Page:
The Pigeon Finds a Hot Dog! Hardcover – May 1 2004
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From School Library Journal
PreSchool-Grade 1-In this second book featuring the star of Don't Let the Pigeon Drive the Bus! (Hyperion, 2003), the shoe is on the other foot. Once again, the action starts on the title page, with the pigeon's joyous discovery of a hot dog. However, his initial delight is dampened when a small, wide-eyed duckling appears and asks, in a seemingly innocent manner, "Is that a `hot dog'?" The interloper's younger status is conveyed not just through his tinier size, but also through his dialogue, which is presented in smaller, rounder font. Though the duckling never directly asks for a bite, his incessant questioning-"Would you say that it tastes like chicken?"-infuriates the pigeon. Ultimately, the duckling's subtle approach proves successful, and both birds happily share the treat. Children, especially those with younger siblings, will have come up with this obvious solution long before the pigeon does. Willems's deceptively simple cartoon drawings convincingly portray his protagonist's emotional dilemma, from his initial joy to his frustration and struggle over what he wants to do versus what he knows is right.
Robin L. Gibson, formerly at Perry County District Library, New Lexington, OH
Copyright © Reed Business Information, a division of Reed Elsevier Inc. All rights reserved.
PreS. In this follow-up to Don't Let the Pigeon Drive the Bus [BKL S 1 03], the wheedling pigeon with the short fuse meets his match. "Oooooh! A hot dog!" he cries, as he zooms in for a landing on the first page. Before he can enjoy his scavenged treat, though, a little duckling scuttles over and begins asking numerous questions: "Is that a 'hot dog'?" "What do they taste like?" The pigeon loses his temper in a wing-flapping rant before the duckling innocently suggests that they share the dog, thus sparing the pigeon the frustration of having to explain the taste. Share it they do, but the pigeon knows he has been had: "You know, you're pretty smart for a duckling." Once again, Willems uses artistic minimalism (each page shows only the birds and the hot dog, rendered in basic lines) and spare, hilarious dialogue to convey surprisingly realistic emotions. Preschoolers who recognized themselves in the tantrum-throwing pigeon of the previous title will also see themselves in the calm, shrewd duckling that knows just how to get his way. Gillian Engberg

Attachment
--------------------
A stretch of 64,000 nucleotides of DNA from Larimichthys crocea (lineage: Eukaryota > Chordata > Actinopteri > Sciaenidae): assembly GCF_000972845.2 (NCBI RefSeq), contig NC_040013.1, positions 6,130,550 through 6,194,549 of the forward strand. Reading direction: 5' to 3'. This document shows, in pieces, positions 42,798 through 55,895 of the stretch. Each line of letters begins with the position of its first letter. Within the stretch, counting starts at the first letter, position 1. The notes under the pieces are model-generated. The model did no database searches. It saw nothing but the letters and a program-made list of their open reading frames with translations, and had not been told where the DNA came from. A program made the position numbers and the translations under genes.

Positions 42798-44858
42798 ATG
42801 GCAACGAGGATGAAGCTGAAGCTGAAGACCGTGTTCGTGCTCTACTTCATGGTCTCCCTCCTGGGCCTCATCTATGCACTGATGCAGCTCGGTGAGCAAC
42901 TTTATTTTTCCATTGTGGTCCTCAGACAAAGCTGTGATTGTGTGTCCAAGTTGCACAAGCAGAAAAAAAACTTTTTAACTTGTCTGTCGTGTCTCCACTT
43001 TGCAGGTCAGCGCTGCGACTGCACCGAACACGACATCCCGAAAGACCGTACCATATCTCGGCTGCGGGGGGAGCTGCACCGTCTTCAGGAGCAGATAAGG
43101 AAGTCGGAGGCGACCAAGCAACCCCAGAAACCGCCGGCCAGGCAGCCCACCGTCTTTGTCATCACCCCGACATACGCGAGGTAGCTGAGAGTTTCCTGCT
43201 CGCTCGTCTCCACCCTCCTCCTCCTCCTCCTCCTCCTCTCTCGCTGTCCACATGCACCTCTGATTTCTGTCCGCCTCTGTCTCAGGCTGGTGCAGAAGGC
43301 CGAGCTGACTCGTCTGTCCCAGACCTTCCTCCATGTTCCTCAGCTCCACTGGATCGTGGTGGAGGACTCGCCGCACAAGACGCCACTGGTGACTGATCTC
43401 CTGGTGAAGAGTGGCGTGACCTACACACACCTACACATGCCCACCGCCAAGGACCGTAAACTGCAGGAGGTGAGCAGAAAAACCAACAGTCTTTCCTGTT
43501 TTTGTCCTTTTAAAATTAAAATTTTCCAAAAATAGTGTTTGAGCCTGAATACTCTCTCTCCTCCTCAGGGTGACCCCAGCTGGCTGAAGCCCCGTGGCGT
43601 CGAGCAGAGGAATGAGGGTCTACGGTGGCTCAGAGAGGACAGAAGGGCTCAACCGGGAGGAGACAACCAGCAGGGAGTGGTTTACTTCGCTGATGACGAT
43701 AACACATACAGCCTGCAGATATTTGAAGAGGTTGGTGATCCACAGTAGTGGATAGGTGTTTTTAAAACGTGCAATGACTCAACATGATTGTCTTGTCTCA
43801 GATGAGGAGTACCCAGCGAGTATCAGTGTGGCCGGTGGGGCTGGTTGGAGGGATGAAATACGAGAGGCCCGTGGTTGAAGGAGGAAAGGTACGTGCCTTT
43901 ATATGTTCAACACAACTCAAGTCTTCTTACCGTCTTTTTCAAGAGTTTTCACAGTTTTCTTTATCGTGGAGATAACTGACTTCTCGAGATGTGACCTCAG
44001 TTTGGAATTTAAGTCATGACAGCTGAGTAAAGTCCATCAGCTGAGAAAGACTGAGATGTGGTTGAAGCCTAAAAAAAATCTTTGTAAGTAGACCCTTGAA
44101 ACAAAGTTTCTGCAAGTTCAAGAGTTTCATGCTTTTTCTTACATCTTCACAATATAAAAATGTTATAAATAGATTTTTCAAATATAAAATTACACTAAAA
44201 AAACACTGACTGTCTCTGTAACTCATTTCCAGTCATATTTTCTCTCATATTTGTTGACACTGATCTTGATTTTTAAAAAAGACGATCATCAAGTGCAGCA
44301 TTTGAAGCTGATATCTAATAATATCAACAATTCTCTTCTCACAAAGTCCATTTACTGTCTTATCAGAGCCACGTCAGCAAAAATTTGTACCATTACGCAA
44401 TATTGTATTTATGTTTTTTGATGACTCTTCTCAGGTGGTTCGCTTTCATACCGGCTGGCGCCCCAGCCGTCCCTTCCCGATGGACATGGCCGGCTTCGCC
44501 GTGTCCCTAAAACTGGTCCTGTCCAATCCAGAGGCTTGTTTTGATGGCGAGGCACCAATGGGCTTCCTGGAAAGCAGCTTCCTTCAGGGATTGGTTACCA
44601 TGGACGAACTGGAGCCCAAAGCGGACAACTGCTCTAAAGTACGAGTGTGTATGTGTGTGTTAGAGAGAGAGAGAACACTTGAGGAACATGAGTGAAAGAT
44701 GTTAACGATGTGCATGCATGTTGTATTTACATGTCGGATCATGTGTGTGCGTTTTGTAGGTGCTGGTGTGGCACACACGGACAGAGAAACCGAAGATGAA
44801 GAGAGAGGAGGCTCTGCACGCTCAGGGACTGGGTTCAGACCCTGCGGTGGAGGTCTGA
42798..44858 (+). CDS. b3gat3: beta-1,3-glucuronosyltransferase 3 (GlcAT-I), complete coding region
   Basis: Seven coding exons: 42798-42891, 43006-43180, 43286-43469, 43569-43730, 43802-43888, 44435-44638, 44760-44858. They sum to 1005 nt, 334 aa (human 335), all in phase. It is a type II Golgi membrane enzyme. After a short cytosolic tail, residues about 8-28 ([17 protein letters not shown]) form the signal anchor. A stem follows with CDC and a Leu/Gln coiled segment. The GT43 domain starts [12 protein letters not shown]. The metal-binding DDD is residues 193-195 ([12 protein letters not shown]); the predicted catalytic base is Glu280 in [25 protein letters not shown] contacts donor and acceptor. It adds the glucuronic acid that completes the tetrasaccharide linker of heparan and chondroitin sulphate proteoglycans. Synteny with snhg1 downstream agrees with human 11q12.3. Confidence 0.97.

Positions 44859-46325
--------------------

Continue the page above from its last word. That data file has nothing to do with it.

Copyright © American Library Association. All rights reserved
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Top Customer Reviews
Pigeon was the star of Willems' first book for children, DON'T LET THE PIGEON DRIVE THE BUS!, in which he interacted with the reader by constantly pleading to drive a bus. Now, he has someone else to play off of, the cute but annoying Duckling. Duckling plays the part of the straight man as he approaches Pigeon, who is ready to greedily eat a hot dog he has found. Duckling distracts Pigeon by asking him a number of silly questions ("Would you say that it tastes like chicken?") Will Pigeon give in? Is there a possible solution to this conundrum?
There is a simple lesson to be learned from this book, but it is also unique in its comedic style. An easily angred character such as Pigeon isn't seen very often in books for young children, and is a refreshing change from the goody-two-shoes, Dick-and-Jane type characters who always do the right thing. Children (and their parents) will most likely enjoy this simple story featuring a new comedic team who are sure to go far. Abbott and Costello were able to make audiences laugh with a routine about a baseball team. A routine about something as simple as a hot dog doesn't seem that far off.
There are just a handful of books that toddlers and parents enjoy enough to read every night -- sometimes three or four times. This is at the top of that list.
Most recent customer reviews
- makes fast food almost look like something good and desirable. Definitelly not what I want to convey to my kid
- although I understand pigeons will eat meat if... Read more
I got "The Pidgeon Drives the Bus" for my daughter and son. They both loved it. The enjoy the hearing someone else use their argument to cajole, and then even go one... Read morePublished on April 25 2006 by Amazon Customer
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